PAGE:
Objectives: Disease comorbidity is a pervasive phenomenon impacting patients' health outcomes, disease management, and clinical decisions. This review presents past, current and future research directions leveraging both phenotypic and molecular information to uncover disease similarity underpinning the biology and etiology of disease comorbidity.
Methods: We retrieved ~130 publications and retained 59, ranging from 2006 to 2015, that comprise a minimum number of five diseases and at least one type of biomolecule. We surveyed their methods, disease similarity metrics, and calculation of comorbidities in the electronic health records, if present.
Results: Among the surveyed studies, 44% generated or validated disease similarity metrics in context of comorbidity, with 60% being published in the last two years. As inputs, 87% of studies utilized intragenic loci and proteins while 13% employed RNA (mRNA, LncRNA or miRNA). Network modeling was predominantly used (35%) followed by statistics (28%) to impute similarity between these biomolecules and diseases. Studies with large numbers of biomolecules and diseases used network models or naïve overlap of disease-molecule associations, while machine learning, statistics, and information retrieval were utilized in smaller and moderate sized studies. Multiscale computations comprising shared function, network topology, and phenotypes were performed exclusively on proteins.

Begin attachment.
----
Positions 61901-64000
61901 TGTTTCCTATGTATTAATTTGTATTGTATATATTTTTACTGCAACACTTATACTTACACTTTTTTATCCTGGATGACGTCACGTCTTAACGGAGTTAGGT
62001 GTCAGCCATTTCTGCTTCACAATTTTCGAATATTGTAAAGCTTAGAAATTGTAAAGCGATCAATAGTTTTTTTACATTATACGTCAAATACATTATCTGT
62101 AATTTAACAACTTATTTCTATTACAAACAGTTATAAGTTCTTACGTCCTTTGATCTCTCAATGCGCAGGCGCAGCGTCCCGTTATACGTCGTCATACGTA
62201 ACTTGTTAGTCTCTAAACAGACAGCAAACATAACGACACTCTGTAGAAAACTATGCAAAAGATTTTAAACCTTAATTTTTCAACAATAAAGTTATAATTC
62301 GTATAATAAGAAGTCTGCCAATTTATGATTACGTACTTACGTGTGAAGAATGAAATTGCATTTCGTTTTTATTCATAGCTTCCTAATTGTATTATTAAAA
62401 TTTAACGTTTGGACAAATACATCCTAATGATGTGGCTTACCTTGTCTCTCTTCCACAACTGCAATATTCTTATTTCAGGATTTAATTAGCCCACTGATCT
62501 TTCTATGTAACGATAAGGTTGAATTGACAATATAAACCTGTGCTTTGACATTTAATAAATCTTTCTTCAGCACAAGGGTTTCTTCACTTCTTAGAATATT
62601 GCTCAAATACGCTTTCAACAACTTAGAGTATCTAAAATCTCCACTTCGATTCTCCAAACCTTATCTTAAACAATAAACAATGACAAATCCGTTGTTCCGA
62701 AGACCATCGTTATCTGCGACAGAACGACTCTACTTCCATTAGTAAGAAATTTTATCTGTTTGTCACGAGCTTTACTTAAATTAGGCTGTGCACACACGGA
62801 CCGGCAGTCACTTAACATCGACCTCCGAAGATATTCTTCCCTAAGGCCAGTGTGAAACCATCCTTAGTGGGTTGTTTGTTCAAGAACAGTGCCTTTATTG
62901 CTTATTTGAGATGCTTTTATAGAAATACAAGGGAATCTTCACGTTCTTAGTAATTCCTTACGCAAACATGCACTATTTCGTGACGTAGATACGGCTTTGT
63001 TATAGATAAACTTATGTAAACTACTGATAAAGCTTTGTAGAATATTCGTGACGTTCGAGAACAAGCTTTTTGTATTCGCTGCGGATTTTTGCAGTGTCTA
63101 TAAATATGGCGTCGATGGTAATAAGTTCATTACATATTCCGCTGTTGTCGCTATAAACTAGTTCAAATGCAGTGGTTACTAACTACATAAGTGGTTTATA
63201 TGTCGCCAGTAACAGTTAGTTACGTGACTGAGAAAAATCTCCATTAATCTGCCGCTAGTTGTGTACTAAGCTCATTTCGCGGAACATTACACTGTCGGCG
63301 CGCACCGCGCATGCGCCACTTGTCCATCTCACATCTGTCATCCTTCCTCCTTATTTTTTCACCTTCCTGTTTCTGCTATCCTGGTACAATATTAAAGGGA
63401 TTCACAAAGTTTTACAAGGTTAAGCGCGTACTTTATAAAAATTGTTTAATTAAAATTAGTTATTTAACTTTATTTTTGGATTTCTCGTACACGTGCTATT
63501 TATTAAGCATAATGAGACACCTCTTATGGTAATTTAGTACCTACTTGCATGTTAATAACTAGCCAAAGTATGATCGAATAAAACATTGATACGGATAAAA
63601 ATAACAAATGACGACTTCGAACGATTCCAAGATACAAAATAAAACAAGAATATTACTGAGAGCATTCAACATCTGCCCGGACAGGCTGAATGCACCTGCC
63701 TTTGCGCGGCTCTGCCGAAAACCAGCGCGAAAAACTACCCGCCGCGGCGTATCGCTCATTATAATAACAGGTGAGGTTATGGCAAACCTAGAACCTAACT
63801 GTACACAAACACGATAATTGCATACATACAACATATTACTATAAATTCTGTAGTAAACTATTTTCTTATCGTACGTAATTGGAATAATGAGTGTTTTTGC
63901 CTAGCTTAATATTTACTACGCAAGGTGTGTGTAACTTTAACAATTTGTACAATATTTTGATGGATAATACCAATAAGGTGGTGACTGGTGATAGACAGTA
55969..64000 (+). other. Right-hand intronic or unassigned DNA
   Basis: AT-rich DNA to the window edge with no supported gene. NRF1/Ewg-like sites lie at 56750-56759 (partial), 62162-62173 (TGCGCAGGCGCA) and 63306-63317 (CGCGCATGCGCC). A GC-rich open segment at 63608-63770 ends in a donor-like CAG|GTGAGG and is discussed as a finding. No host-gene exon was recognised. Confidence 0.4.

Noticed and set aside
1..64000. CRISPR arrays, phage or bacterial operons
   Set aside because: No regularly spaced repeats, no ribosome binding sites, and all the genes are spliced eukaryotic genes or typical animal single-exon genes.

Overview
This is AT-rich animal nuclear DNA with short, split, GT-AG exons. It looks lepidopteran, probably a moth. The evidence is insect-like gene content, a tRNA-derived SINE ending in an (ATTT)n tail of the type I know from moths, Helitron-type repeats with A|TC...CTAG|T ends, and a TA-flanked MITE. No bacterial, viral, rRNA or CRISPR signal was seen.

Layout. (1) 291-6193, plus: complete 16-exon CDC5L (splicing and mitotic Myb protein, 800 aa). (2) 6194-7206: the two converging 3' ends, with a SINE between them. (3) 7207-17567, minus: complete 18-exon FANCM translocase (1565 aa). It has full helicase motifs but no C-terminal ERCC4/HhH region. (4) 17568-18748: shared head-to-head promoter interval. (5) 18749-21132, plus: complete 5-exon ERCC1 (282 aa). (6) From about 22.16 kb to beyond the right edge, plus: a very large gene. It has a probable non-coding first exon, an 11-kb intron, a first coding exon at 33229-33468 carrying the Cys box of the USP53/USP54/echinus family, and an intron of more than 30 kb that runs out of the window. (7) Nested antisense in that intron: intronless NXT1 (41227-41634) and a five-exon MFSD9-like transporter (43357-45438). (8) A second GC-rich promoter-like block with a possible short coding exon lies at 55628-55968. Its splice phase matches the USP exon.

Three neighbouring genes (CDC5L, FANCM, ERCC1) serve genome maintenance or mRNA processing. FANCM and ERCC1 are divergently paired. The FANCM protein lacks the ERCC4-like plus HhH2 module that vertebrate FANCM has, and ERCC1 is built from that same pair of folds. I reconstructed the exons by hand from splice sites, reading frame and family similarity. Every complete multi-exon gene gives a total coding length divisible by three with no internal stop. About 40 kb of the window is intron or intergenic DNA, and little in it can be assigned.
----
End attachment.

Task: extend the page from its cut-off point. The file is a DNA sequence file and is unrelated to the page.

Conclusion: This review highlighted the growing methods for identifying the molecular mechanisms underpinning comorbidities that leverage multiscale molecular information and patterns from electronic health records. The survey unveiled that intergenic polymorphisms have been overlooked for similarity imputation compared to their intragenic counterparts, offering new opportunities to bridge the mechanistic and similarity gaps of comorbidity.
Keywords: Comorbidity; biomolecules; disease similarity; electronic health records; function; integrative data analysis; modularity; omics; phenome.